"What: The ICA enables us to easily and cheaply issue real, RFC3920-aware digital certificates to administrators of Jabber servers http://....
Why: Easily obtainable digital certificates will result in more widespread use of channel encryption among servers and between users and servers, which will make the Jabber network even more safe and secure than it already is."
What's a standards organization doing handing out digital certificates? I don't think Peter is taking enough credit for the vision behind this move. The JSF is attempting something revolutionary: bringing strong security to an open internet-wide protocol. Let's look at the sad state of email security to see why this is important. The global email network is riddled with SPAM -- nine out of ten messages are junk. Email security and encryption technologies like PGP and S/MIME have never taken off, which means that for the vast majority of email, there's no way to know for sure who sent it or to encrypt it. Every user knows to only enter their credit card info on web pages with "https://" in the URL, so how come we accept virtually no security in email? The public IM networks like AOL, MSN and Yahoo are just bad given their own lack encryption support.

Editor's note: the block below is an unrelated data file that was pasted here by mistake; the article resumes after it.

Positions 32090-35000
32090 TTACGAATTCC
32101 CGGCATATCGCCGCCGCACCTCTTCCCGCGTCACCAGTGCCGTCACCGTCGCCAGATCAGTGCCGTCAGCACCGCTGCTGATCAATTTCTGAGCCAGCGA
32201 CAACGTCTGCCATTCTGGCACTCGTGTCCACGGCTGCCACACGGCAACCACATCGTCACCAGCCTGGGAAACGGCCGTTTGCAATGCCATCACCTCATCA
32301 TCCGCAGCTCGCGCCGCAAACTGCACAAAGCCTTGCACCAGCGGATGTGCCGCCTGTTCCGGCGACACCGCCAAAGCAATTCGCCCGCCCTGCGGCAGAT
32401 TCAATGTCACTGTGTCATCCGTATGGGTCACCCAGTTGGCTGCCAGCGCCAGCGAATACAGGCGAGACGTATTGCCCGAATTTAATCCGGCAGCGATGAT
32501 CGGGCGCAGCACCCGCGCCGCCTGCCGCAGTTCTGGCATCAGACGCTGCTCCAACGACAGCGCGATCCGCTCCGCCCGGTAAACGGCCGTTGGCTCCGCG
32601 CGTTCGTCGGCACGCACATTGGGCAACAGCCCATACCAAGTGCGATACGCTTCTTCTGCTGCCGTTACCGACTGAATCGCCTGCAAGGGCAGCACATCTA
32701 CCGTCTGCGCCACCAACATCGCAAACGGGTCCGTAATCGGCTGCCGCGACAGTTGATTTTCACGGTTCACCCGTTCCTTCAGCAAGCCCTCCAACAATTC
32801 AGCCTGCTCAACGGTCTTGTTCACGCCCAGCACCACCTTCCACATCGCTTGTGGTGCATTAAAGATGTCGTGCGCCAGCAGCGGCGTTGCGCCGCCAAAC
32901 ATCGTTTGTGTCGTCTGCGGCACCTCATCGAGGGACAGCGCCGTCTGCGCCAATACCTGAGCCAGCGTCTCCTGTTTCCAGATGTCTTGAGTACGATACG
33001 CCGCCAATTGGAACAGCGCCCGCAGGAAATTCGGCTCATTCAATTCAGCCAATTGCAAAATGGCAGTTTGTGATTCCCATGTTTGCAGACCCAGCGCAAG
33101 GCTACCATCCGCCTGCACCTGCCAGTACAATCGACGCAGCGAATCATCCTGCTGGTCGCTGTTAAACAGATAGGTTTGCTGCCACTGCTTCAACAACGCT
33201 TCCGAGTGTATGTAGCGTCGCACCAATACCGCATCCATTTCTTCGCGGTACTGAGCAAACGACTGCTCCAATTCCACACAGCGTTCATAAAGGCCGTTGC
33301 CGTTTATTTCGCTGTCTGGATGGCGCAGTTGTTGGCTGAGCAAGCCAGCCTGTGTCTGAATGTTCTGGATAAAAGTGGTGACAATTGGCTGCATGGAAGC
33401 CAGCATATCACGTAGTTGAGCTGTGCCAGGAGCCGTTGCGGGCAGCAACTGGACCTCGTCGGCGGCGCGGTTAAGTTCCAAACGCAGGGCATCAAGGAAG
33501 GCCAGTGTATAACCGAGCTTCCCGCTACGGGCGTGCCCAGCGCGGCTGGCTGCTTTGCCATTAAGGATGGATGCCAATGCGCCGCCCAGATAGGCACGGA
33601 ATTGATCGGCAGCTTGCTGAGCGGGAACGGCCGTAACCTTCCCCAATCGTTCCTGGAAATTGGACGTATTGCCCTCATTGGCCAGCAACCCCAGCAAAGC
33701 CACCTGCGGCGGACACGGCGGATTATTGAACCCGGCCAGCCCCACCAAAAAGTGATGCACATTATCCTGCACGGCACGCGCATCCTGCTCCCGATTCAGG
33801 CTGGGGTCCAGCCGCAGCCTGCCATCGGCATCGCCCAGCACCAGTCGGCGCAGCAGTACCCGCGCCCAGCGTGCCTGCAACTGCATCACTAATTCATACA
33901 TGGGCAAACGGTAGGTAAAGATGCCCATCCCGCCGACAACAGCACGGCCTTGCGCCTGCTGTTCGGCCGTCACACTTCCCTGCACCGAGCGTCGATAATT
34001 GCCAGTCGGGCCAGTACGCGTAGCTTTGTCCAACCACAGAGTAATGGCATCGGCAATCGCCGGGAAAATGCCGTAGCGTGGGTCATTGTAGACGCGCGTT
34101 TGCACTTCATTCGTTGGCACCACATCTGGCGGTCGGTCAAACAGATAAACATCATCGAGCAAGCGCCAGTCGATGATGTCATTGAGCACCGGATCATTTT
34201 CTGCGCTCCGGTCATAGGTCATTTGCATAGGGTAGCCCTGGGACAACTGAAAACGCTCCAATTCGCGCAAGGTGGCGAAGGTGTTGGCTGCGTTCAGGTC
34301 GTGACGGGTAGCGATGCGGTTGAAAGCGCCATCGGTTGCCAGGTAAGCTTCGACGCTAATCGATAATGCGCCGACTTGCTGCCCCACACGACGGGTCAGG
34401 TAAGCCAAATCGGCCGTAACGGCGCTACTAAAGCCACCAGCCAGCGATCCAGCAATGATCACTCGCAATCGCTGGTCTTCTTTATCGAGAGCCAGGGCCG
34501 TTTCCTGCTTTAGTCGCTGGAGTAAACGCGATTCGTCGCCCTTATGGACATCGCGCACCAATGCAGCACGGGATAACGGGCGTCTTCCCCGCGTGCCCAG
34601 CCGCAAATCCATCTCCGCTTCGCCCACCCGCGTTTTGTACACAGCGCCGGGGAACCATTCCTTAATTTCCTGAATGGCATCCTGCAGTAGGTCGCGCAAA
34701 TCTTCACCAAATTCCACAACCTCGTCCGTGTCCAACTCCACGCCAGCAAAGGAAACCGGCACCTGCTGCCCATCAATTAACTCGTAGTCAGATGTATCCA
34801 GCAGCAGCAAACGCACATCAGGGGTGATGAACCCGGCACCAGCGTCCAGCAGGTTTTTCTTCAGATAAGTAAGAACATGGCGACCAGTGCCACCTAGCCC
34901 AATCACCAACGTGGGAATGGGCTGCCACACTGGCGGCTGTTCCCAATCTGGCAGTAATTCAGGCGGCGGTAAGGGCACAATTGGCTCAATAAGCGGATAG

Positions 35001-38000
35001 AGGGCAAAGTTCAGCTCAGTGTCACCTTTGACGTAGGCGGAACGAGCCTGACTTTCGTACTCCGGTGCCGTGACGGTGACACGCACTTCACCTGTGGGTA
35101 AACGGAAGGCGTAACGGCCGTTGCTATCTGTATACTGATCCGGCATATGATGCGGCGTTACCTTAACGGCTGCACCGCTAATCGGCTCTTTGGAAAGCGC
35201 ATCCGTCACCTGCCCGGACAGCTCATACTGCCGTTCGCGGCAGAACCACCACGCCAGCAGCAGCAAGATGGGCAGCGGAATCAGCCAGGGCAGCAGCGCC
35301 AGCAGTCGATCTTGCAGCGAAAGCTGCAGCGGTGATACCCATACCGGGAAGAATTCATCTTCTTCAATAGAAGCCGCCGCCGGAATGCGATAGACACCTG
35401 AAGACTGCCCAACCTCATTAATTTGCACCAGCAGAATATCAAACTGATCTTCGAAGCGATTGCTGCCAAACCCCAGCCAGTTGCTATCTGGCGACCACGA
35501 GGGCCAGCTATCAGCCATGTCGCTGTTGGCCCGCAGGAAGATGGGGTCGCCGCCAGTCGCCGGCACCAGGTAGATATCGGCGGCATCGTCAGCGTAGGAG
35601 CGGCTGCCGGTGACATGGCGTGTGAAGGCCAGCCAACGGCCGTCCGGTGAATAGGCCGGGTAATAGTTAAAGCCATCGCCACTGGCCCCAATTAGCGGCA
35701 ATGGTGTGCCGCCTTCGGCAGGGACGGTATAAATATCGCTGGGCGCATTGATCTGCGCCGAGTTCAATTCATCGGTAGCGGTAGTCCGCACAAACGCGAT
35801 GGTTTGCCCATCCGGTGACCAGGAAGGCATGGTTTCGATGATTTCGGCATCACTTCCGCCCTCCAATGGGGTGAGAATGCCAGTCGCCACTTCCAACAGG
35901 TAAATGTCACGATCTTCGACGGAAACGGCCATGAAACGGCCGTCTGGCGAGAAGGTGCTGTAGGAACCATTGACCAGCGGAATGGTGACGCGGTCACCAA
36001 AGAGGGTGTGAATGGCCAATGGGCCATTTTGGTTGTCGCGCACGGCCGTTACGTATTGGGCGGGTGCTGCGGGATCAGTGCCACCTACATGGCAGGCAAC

Providing free certificates is another layer of the XMPP security story and helps make security both easy and ubiquitous. It also shows a commitment by the JSF to not just create protocols, but to see them become widely adopted. The Jabber/XMPP community has always done things a bit differently than other standards organizations. We create standards using an open rather than closed process and use Open Source code to help foster interoperability. The JSF becoming an ICA is another example of doing things in a different and better way.
Of course, we're supporting the ICA efforts in Wildfire by doing everything we can to make certificate management as easy as possible. See Gato's latest blog entry for more.